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What are the applications and capabilities of eddy currents?


Frequently Asked Questions

Typical applications for eddy current testing include:

Crack detection

Eddy current crack detection equipment can be divided into high frequency instruments for finding surface breaking cracks in ferrous and non-ferrous materials and low frequency instruments for finding subsurface cracks in non-ferrous materials.

Detection of subsurface cracks in ferrous materials is possible but only when they have been saturated magnetically to remove permeability effects. This is complex and is only practicable in automated tube testing systems. Eddy current tests are highly sensitive in the detection of surface cracks. High frequencies of the order of 2MHz give high resolution, but the probes are small and covering large surface areas takes a long time.

Low frequency crack detectors need larger probes to allow for suitable coil inductances. The frequency setting is critical and is in the range 100Hz to l00kHz depending on the depth of penetration required. Subsurface eddy current fields are influenced more by phase changes than amplitude changes and therefore phase sensing circuits are essential.

In the past eddy current flaw detectors were meter reading instruments, however, modern flaw detectors utilise LCD screen displays for their added versatility.

Tube and wire testing

Automated eddy current test systems have been developed for inspecting tube, bar and wire at speeds up to 3 m/s.

Once the operator has calibrated the instrument using a tube or wire with known flaws, the test installation runs automatically, ejecting defective pieces from the production line or marking them with paint.

The mechanical handling equipment for the test pieces becomes so complex that the actual eddy current test instrumentation may appear an insignificant part. Facilities for magnetic saturation and demagnetisation of ferrous tubes and wires, increase the capital costs considerably.

The constant test speeds and differential coils allow for modulation of the test signals with the speed and then filtering to remove noise. Unfortunately, when using differential coils, it is possible to pass tubes (which contain consistent defects over their entire length) through the eddy current system, without detection. Because of edge effects, tube ends cannot be detected. Extrusion defects along the centre of bars cannot be detected either because the eddy current field from an encircling coil is at zero intensity at the centre of a solid cylinder.

Condenser tube inspection

This application is currently receiving a great deal of attention in connection with the heat exchangers of pressurised water reactors.

Tube thinning is the main defect and by selecting what is known as the f90 frequency, signals resulting from thinning on the outside surface can be set 90° out of phase from signals arising from thinning on the inside surface. By recording the X and Y signals from the impedance diagram on a two-channel strip chart recorder, the extent of thinning can be ascertained at test speeds of 200-300mm per second.

A major problem is caused by the baffle plates which separate the condenser tubes. The tubes are non-magnetic, stainless steel, cupro-nickel or more recently, titanium. The baffle plates are ferrous and the permeability signal is enough to obliterate signals from thinning between the tube and baffle plate. To alleviate this problem, instruments have been developed to operate with two frequencies simultaneously. The separate signal phases are then mixed in a manner which removes unwanted permeability effects.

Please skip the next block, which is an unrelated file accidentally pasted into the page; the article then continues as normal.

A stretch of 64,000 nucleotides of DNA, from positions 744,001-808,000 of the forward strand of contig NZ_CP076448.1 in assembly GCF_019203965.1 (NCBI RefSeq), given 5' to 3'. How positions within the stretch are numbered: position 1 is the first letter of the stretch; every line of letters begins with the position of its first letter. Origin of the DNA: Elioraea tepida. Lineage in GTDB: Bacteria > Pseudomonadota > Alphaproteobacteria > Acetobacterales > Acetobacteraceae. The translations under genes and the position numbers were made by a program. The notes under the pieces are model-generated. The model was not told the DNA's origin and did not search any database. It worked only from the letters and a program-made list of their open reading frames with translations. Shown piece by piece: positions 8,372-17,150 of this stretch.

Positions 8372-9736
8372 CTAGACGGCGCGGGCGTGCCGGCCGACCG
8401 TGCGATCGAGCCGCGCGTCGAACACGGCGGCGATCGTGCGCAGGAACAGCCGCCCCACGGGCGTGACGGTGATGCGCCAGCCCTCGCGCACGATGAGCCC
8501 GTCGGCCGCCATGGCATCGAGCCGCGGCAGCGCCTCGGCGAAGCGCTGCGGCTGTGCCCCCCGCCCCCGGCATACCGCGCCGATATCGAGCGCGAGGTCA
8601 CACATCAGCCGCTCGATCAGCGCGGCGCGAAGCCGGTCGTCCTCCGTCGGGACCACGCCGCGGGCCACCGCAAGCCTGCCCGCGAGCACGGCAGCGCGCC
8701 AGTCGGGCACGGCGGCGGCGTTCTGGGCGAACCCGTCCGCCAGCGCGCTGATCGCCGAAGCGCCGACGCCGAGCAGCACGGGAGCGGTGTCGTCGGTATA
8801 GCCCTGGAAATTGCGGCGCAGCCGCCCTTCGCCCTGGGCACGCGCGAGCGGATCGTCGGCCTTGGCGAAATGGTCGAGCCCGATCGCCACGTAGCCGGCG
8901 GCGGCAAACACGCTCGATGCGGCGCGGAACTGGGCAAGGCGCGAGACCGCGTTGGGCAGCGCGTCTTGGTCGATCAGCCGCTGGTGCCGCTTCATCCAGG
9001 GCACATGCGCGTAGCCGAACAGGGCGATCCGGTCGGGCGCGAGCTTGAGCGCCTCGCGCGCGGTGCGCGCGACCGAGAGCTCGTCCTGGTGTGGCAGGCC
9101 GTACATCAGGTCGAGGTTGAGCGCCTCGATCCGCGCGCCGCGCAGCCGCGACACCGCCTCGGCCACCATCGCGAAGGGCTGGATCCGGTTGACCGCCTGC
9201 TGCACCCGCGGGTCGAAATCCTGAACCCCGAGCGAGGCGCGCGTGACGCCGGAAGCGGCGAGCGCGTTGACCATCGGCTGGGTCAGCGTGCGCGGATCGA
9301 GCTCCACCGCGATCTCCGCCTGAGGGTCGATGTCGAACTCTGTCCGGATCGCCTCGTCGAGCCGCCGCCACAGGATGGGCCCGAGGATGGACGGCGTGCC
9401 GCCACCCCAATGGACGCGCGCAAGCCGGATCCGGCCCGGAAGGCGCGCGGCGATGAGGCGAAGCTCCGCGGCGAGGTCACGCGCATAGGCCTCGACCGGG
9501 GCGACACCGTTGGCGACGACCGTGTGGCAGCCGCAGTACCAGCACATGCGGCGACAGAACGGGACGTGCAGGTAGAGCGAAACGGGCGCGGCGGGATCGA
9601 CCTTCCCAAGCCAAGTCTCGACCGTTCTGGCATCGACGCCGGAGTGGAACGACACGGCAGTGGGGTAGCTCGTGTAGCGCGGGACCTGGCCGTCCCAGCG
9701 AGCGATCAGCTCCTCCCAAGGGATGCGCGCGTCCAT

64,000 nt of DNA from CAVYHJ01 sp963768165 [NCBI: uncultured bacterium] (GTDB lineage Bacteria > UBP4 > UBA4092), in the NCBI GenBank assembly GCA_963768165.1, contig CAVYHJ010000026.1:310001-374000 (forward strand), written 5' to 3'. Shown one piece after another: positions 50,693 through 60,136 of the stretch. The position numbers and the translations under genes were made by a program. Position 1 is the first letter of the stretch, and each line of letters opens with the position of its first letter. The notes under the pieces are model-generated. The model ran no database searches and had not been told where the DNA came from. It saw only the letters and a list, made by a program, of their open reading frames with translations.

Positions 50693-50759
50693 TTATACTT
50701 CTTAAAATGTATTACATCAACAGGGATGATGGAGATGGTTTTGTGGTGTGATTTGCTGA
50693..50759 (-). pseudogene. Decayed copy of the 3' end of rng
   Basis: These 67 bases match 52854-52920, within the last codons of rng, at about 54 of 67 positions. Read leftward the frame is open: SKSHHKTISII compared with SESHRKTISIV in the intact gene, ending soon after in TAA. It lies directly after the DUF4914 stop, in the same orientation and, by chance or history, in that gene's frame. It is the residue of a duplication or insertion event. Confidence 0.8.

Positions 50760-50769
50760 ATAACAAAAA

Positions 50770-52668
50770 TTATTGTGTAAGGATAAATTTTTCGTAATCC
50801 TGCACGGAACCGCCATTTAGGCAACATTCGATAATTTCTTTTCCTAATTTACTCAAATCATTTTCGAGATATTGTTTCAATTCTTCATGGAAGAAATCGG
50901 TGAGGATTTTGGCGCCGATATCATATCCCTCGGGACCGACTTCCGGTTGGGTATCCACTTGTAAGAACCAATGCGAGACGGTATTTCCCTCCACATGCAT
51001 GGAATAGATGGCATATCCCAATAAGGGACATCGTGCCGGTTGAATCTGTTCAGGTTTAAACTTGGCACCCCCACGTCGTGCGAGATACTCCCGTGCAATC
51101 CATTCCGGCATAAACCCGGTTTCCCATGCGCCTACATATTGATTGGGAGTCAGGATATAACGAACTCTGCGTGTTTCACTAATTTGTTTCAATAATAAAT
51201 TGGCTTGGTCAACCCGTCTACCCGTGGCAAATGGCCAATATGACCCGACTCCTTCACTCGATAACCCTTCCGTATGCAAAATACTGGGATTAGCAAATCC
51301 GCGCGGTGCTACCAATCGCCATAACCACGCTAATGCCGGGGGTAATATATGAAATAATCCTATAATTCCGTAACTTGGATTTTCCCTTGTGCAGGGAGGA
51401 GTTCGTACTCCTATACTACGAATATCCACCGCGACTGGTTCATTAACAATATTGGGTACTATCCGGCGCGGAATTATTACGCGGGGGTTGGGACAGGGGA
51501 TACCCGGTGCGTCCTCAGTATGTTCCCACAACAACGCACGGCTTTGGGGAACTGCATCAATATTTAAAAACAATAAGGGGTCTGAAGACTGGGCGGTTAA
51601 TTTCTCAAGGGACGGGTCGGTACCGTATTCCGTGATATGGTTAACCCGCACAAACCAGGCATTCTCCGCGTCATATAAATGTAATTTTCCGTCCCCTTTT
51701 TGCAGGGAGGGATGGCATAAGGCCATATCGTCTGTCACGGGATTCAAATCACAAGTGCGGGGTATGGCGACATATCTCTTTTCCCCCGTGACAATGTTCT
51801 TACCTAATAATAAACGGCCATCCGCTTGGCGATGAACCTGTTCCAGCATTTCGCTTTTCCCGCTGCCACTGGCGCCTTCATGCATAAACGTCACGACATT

Inspection is usually done with differential coils because they do not drift with temperature changes. The signal interpretation is more difficult and it is often necessary to do supplementary tests with absolute coils.

Other recent developments include use of computers to analyse the X and Y channels for defect signals. Inspection can then be done in real time.

Material sorting

Ferrous segregators and electromagnetic sorting bridges are useful tools in sorting steels which have been hardened.

Conductivity meters can be used to sort aluminium and copper alloys, both for compositional variations and hardness variations.

Great care has to be taken to ensure that the variation being detected is the relevant one. For example, the change in the conductivity of an aluminium alloy may be due to a change in composition or a change in its hardness. Because eddy current fields penetrate below the surface of the test material, the method provides a better sample of material properties than many other material sorting methods and more importantly it is very rapid.

Weld testing

Simple high frequency eddy current testers have been used for some time to detect toe cracks in ferrous welds. The method has the advantage of being able to detect cracks through paint layers. The disadvantages lie in the high noise levels caused by permeability changes in the weld and lift-off noise from rough cap surfaces.

Recent devices have to some extent overcome these problems. They are being used to supplement magnetic particle inspections underwater, to distinguish strong spurious indications from toe cracks. The equipment uses an LCD screen with an impedance plane display and special coil arrangements.

Coating thickness measurement

The high near surface resolution of eddy current testing makes it useful for accurately measuring coatings, both metallic and paint, on metal substrates. 

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